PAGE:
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Should I save PNGs with interlacing or non interlaced?


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I'm not the most well rounded when it comes to graphic design and stuff like this and would to know more; I know that PNGs are higher quality than JPGs and I want the highest quality PNGs I can get. When I go to save a PNG it gives me the options bit depth, dithering level, and transparency threshold. I looked at old threads on this forum and people just said to leave it at auto detect, 7, and 128 but I didn't find anything about checking the interlaced option box. Should I keep it unchecked or checked? Thanks

image.png.f2c9f78881cb45725b935d56e2cee9a2.png

Edited by tristanyc
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Interlacing doesn't affect the quality. It just changes the way the image data is stored within the file, and thus, how the data is loaded.

 

These days, with fast internet speeds, the image will load so quickly that you probably won't notice any difference between the two.

And if you're not even using your image on the web, who cares? The choice is non-consequential.

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10 minutes ago, toe_head2001 said:

Interlacing doesn't affect the quality. It just changes the way the image data is stored within the file, and thus, how the data is loaded.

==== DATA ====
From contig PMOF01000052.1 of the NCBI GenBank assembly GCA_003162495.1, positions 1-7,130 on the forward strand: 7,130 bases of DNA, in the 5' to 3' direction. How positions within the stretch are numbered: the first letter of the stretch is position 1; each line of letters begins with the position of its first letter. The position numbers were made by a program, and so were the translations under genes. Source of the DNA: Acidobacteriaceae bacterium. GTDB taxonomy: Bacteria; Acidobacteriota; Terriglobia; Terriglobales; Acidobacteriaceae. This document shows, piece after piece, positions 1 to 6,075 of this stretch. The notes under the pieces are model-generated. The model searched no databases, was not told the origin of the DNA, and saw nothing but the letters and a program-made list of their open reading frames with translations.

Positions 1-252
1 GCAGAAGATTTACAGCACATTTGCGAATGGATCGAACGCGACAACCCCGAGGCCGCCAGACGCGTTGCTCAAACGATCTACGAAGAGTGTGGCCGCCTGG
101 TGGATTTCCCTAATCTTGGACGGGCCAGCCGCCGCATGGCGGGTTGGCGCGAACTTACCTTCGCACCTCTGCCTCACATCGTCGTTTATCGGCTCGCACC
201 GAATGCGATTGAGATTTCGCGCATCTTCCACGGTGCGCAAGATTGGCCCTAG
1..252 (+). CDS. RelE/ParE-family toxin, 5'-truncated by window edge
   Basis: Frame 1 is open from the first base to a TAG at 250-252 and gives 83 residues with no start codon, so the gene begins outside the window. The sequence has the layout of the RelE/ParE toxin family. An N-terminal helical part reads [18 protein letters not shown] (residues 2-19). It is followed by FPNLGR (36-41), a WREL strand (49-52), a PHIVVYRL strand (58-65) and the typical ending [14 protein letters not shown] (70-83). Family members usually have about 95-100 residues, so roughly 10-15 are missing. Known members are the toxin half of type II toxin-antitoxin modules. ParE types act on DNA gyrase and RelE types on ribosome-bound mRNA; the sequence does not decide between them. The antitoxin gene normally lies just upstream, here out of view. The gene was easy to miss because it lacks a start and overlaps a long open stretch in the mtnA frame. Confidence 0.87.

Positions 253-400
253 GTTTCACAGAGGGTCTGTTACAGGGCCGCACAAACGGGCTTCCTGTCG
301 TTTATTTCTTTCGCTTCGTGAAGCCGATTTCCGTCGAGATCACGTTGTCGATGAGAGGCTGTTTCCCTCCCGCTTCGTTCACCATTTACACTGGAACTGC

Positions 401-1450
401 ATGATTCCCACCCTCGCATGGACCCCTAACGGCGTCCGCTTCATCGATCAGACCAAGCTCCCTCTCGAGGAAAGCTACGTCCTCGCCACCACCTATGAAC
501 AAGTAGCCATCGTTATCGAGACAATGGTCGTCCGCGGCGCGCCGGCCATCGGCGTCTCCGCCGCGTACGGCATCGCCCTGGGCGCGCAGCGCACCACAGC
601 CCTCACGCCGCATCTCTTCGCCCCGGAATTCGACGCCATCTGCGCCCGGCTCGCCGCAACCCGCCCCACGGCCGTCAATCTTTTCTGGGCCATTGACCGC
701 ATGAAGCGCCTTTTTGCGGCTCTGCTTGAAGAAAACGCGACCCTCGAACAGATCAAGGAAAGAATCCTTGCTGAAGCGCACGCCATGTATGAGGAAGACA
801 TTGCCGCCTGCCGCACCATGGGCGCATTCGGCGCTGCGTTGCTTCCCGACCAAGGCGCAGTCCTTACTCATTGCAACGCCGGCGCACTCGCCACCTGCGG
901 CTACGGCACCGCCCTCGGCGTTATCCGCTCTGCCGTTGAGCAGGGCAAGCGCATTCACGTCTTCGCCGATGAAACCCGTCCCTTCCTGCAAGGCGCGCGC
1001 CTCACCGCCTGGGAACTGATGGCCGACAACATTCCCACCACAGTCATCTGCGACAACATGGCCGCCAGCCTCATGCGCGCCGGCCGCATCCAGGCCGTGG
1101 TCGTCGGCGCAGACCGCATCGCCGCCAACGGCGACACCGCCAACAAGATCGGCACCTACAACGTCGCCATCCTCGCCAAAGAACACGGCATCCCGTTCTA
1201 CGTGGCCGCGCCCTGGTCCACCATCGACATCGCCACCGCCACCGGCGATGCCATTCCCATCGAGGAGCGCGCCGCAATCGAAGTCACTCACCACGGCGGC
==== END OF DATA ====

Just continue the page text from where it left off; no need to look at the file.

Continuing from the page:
These days, with fast internet speeds, the image will load so quickly that you probably won't notice any difference between the two.

And if you're not even using your image on the web, who cares? The choice is non-consequential.

ah ok thanks for explaining, ill just leave it off since thats the default. thanks again

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  • 1 year later...
On 2/26/2021 at 3:50 PM, toe_head2001 said:

Interlacing doesn't affect the quality. It just changes the way the image data is stored within the file, and thus, how the data is loaded.

 

These days, with fast internet speeds, the image will load so quickly that you probably won't notice any difference between the two.

And if you're not even using your image on the web, who cares? The choice is non-consequential.

What if you are using it on the web, or if you have a slow internet connection? Should you use interlacing then? And what does it actually do? I think it loads a lower quality version of the image before replacing it with the proper one, but I'm not sure.

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I think after more than a year we can consider this one closed. If you wish to restart the discussion please start a new thread.

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